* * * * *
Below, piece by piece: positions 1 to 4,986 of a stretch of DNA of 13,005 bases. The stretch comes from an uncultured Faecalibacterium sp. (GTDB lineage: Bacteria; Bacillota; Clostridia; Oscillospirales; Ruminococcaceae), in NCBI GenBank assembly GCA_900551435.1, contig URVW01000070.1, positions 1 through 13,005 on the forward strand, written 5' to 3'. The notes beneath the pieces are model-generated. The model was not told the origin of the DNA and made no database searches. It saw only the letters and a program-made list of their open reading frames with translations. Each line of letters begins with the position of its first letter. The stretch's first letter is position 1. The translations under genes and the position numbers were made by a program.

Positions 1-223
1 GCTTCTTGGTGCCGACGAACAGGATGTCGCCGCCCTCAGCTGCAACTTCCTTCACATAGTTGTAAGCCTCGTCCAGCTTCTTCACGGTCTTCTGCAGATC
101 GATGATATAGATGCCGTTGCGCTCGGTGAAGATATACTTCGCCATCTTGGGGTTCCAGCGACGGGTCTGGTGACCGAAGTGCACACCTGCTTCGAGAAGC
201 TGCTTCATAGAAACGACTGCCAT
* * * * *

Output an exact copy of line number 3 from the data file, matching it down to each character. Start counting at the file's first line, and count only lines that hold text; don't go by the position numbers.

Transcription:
1 GCTTCTTGGTGCCGACGAACAGGATGTCGCCGCCCTCAGCTGCAACTTCCTTCACATAGTTGTAAGCCTCGTCCAGCTTCTTCACGGTCTTCTGCAGATC